Drinking 32 ounces of energy drink is associated with potentially harmful changes in blood pressure and heart function that are beyond those seen with caffeine alone, according to a new study.
There are more than 500 energy drink products on the market, and their increased popularity is matched by a significant rise in energy drink-associated emergency department visits and deaths.
Manufacturers and fans of these products claim they are as safe as caffeine, but there is little evidence to support that claim.
Caffeine in doses up to 400 mg (about five cups of coffee) is generally recognized as safe by the Food and Drug Administration. While energy drinks usually contain caffeine, little is known about the safety of some of their other ingredients the study team writes in the Journal of the American Heart Association.
To see what effects these other components have, researchers compared physical changes in a group of 18 healthy men and women after consuming a commercially available energy drink and after drinking another concoction with the same amount of caffeine but none of the other ingredients.
Besides 320 mg of caffeine - the amount in about four cups of coffee - the energy drink contained 4 ounces of sugar, several B vitamins and a proprietary "energy blend" of taurine and other ingredients that are often found drinks like Monster Energy, Red Bull and 5-Hour Energy.
Sachin A. Shah of David Grant Medical Center on Travis Air Force Base and University of the Pacific in Stockton, California, and colleagues measured the participants’ blood pressure and used an electrocardiogram (often called an ECG or EKG) to measure heart electrical activity for 24 hours after the subjects consumed the drinks.
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An ECG change known as QTc prolongation and sometimes associated with life-threatening irregularities in the heartbeat was seen after drinking the energy drink, but not after drinking the caffeine beverage, the study team reports.
Several drugs have been withdrawn from the market just for causing ECG changes of a similar magnitude, the authors note.
Blood pressure increased by close to 5 points after drinking the energy drink, but by just under 1 point after drinking the caffeine beverage. Blood pressure also remained elevated six hours later.
These changes are by no means worrisome for healthy individuals, the researchers say, but patients with certain heart conditions might need to exercise caution consuming energy drinks.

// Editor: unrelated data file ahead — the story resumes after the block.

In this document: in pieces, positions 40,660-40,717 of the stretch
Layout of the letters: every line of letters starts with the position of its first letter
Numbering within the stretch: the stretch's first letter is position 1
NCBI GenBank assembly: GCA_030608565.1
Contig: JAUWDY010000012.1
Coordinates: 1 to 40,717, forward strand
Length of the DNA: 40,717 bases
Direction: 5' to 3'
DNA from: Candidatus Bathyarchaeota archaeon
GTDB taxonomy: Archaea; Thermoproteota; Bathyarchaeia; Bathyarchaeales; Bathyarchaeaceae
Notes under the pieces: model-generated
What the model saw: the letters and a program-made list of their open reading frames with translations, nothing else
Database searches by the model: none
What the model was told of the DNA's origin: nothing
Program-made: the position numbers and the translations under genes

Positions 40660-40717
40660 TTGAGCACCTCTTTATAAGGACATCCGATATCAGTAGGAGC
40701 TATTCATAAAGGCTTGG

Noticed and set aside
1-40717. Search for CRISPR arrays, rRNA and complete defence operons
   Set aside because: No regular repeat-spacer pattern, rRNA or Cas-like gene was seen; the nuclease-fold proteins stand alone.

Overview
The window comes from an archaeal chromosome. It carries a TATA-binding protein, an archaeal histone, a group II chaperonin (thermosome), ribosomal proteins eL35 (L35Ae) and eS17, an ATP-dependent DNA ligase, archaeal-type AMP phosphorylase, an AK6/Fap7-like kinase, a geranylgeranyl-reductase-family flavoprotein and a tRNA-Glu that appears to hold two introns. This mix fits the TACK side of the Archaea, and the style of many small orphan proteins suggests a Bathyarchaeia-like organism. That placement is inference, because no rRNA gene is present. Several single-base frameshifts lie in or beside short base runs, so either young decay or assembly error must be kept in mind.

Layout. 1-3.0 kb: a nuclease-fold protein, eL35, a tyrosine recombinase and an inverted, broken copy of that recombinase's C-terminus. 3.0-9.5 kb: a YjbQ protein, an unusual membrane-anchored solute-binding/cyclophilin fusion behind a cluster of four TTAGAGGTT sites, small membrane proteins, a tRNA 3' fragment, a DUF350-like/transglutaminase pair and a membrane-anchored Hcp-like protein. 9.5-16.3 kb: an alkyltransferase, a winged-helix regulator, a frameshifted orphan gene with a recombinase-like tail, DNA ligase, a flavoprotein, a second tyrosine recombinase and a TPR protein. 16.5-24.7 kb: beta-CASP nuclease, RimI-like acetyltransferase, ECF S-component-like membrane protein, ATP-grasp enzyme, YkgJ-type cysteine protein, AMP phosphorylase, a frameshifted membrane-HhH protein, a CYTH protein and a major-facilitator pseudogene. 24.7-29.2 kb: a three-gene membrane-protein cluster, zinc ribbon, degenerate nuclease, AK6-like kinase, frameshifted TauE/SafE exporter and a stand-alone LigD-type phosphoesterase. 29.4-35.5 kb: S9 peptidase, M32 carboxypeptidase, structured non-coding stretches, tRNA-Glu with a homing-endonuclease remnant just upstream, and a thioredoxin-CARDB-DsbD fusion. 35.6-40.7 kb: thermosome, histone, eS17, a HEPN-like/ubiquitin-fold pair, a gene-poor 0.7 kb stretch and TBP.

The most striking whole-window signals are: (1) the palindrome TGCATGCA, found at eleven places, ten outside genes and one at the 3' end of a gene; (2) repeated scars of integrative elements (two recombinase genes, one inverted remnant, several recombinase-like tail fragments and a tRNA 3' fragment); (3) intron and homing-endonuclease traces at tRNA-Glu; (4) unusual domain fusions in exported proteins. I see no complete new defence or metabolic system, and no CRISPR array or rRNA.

Larger studies are needed to evaluate the safety of the noncaffeine ingredients contained in energy drinks, they conclude.
"The energy drink industry claims that their products are safe because they have no more caffeine than a premium coffee house coffee,” said Dr. Jennifer L. Harris from University of Connecticut's Rudd Center for Food Policy and Obesity in Storrs, who wasn’t involved in the study.
“However, energy drinks also contain a proprietary ‘energy blend,’ which typically consists of stimulants and other additives. Some of these ingredients (including taurine and guarana) have not been FDA-approved as safe in the food supply, and few studies have tested the effects of caffeine consumption together with these ‘novelty’ ingredients,” she said by email.
“On top of that, energy drinks are highly marketed to adolescent boys in ways that encourage risky behavior, including rapid and excessive consumption,” she said. “As a result, emergency room visits by young people in connection with energy drinks are rising.”
Any research that compares the effects of consuming energy drinks versus caffeine alone provides important evidence for public health advocates who have urged the energy drink companies to stop targeting youth with these potentially harmful products, Harris added.
More than 5,000 cases of people who got sick from energy drinks were reported to U.S. poison control centers between 2010 and 2013, and almost half of those cases were in children did not realize what they were drinking
Energy drinks typically contain high levels of sugar and at least as much caffeine as a cup of coffee. But the drinks also often tout the energy-boosting effects of a mix of other ingredients, ranging from taurine and l-carnitine, naturally occurring amino acids, to ginseng (a Chinese herb typically used in alternative medicine). But despite this "special blend" of ingredients, studies suggest energy drinks don't boost attention any better than a cup of coffee does.
Even just one 16-ounce energy drink can increase blood pressure and stress hormones and could put a healthy young adult at risk for heart damage, concludes a 2015 Mayo Clinic study.